The second alternative is to use the content within the <xslt:variable>...</xslt:variable>, <xslt:param>...</xslt:param>, or <xslt:with-param>...</xslt:with-param> element, and this method allows to set the variable or parameters value to a result tree fragment (the fifth XSLT type mentioned above). Either the tree text can be (statically) written directly between the tags or template body (such as <xslt:apply-templates>) can be called to dynamically create the result tree fragment.

However, once the result tree fragment is constructed, it is not possible to use XPath expressions on the tree, the reasons being XPath 1.0 does not know about the result tree fragment type, RTF is a string not a node set, and finally as the result tree fragment does not necessarily have to be a well-formed; it just needs to be well-balanced.

To overcome this limitation in XSLT 1.0, XSLT Processors introduced an extension function called as node-set() that allows result tree fragment to be used as XPath node set.
The XSLT 2.0 Working Draft removes the result tree fragment type and the temporary trees, which is a true node-set, can be constructed using xslt:variable, xslt:param, xslt:with-param, or xslt:result elements. This eliminates the need to use the node-set() extenstion function.


Tip 30

XSLT 2.0 Working Draft specification supports creating multiple output documents using the xslt:result-document element.

For example, let's say when a Web form is submitted, we create an XML document that contains name and values of the data elements posted via the Web form. Now, when this XML data is received on the server, a single XSLT stylesheet (that uses xslt:result-document ) can now be used to create two output documents: first an HTML text that needs to be sent to the browser client, second a text or XML file that need to be saved on the server containing the posted data. Another example would be that, a single XSTL document can be used to transform source XML document into formats such as WML, VoiceXML, XHTML, XML, Text, SVG, HTML, etc.; instead of writing different multiple stylesheet for each output.


Tip 31

The XSLT 2.0 Working Draft introduces better support for grouping via the xslt:for-each-group element. Click here to see an example of how this new element simplifies the grouping in XSLT. You can use Michael Kay's SAXON XSLT processor to try out various features defined in the XSLT 2.0 and XPath 2.0 working drafts.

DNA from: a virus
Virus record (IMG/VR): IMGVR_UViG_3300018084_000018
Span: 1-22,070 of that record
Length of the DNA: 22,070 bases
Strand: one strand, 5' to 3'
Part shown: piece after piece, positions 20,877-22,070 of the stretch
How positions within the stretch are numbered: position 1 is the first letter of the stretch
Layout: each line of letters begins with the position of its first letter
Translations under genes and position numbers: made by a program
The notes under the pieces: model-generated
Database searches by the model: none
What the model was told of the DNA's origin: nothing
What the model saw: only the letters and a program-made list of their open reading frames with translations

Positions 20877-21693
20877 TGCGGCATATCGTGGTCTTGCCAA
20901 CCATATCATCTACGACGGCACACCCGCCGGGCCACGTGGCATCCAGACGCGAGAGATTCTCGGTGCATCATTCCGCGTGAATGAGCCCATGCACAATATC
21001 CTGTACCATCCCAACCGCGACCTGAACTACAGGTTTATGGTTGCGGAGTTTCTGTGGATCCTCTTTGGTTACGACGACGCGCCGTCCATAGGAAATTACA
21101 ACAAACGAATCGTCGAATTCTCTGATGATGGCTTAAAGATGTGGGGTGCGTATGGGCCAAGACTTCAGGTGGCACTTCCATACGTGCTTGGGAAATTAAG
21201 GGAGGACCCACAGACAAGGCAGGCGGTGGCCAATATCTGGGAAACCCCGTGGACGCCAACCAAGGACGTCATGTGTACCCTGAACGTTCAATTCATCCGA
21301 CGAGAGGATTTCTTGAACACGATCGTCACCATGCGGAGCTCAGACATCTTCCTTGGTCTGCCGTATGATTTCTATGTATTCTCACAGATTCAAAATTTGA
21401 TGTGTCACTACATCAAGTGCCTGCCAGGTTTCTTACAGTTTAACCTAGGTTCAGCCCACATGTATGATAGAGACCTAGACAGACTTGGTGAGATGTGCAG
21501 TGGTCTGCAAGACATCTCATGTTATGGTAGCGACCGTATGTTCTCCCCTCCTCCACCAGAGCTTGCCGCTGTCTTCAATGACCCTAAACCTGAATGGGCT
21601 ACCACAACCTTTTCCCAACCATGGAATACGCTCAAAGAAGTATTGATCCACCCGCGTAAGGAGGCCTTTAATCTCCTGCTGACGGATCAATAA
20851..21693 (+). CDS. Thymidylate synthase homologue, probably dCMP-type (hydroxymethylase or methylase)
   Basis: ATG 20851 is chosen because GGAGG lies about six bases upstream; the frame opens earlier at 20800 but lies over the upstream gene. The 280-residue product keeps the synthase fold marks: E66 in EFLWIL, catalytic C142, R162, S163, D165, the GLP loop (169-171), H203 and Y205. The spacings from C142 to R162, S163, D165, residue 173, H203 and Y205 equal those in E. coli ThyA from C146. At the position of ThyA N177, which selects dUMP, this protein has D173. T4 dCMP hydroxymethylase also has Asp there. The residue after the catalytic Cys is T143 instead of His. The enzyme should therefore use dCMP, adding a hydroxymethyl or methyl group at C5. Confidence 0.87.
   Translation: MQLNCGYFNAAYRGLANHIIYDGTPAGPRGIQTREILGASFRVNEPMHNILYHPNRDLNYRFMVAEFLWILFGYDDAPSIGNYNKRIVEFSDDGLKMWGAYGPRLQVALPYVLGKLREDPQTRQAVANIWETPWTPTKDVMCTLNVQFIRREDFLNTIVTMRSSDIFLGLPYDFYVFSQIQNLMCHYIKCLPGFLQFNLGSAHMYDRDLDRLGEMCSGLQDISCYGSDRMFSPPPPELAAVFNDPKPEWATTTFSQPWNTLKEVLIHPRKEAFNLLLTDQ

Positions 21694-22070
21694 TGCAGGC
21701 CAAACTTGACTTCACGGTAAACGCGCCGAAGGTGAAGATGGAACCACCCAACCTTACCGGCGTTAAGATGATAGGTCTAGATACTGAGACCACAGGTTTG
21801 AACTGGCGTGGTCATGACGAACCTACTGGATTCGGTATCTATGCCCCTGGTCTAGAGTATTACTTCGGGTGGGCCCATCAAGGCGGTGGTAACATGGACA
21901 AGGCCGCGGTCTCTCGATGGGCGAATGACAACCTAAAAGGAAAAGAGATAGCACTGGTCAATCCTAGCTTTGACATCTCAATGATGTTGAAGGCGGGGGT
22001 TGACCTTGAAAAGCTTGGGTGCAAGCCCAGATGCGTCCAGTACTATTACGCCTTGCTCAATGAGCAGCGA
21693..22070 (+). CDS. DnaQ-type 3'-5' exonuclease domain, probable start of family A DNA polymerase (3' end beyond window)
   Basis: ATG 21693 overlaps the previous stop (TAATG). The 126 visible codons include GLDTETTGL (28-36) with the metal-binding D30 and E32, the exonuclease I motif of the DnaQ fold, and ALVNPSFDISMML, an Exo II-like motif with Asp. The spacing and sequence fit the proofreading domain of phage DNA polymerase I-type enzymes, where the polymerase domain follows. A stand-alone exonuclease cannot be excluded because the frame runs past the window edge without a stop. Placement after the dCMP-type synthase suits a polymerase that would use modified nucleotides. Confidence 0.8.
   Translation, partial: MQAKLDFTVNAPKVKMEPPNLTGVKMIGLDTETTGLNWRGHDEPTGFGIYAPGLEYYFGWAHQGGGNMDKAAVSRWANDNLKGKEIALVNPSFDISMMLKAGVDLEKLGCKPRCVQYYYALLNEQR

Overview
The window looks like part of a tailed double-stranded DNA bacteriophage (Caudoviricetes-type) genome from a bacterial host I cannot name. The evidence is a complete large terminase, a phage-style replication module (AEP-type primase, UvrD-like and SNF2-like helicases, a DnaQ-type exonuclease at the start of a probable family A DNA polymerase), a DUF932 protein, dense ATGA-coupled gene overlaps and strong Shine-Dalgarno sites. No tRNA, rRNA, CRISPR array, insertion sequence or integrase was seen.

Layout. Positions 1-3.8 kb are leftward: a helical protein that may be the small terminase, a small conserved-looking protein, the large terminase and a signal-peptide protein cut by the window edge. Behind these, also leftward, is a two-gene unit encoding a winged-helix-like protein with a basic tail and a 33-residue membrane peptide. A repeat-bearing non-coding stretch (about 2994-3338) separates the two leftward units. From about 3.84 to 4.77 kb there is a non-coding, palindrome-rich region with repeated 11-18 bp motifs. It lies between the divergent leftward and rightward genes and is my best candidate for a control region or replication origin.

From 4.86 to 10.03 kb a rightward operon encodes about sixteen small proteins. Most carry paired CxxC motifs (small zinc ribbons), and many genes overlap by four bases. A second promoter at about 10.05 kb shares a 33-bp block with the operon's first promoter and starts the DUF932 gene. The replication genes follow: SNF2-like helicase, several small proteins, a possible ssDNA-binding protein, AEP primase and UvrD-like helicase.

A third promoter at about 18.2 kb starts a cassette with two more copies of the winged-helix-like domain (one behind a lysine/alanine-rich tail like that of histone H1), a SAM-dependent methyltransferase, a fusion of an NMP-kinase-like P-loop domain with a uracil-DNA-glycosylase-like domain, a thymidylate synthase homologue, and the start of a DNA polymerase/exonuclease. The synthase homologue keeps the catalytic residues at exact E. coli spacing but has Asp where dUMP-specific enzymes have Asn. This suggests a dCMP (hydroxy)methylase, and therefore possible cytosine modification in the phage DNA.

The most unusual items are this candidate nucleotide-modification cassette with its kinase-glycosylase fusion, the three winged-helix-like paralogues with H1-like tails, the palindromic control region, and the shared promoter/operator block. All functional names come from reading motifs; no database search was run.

Tip 32

The XSLT 2.0 Working Draft allows user-defined XSLT functions to be written that can be called from any XPath expression used in the stylesheet. These custom stylesheet functions can be defined using <xslt:function> element. The content of the xslt:function element consists of zero or more xslt:param elements that specify the formal arguments of the function, followed by zero or more xslt:variable elements that can be used to compute intermediate results, followed by a mandatory xslt:result element that defines the value to be returned by the function. It is also possible to include xslt:message elements after the xslt:param elements and before the xslt:result, to provide diagnostic output.


Tip 33

The XSLT 2.0 Working Draft introduces a new method, unparsed-text that can be used to read external file(s). The result of this function is a sequence of strings, containing one string for each URI in the sequence supplied as the first argument.


Tip 34

The document() function, which in XSLT 1.0 was an additional function defined in the XSLT specification, is now a core function defined in XPath 2.0.


Tip 35

The attribute value template can be used as the value of name attribute on the <xslt:element> instruction to dynamically set the name of the element being created.

For example:

<xslt:transform 
	xmlns:xslt="http://www.w3.org/1999/XSL/Transform" 
	version="1.0"
>
	<xslt:template match="/">
		<ROOT>
		<xslt:for-each select="child::*/child::*">
			<xslt:element name="row{position()}" />
		</xslt:for-each>
		</ROOT>
	</xslt:template>
</xslt:transform>

The above stylesheet creates element named row1, row2, and so on, for each child of the document element in the source XML document. Note how the AVT is used inside the name attribute in the <xslt:element> instruction.


Tip 36

The <xslt:attribute> elements can be wrapped inside <xslt:if> or <xslt:choose> to conditionally add attributes to the elements.

For example, consider the following source XML document:

    <Emp FName="John" Middle="" LName="Parra" />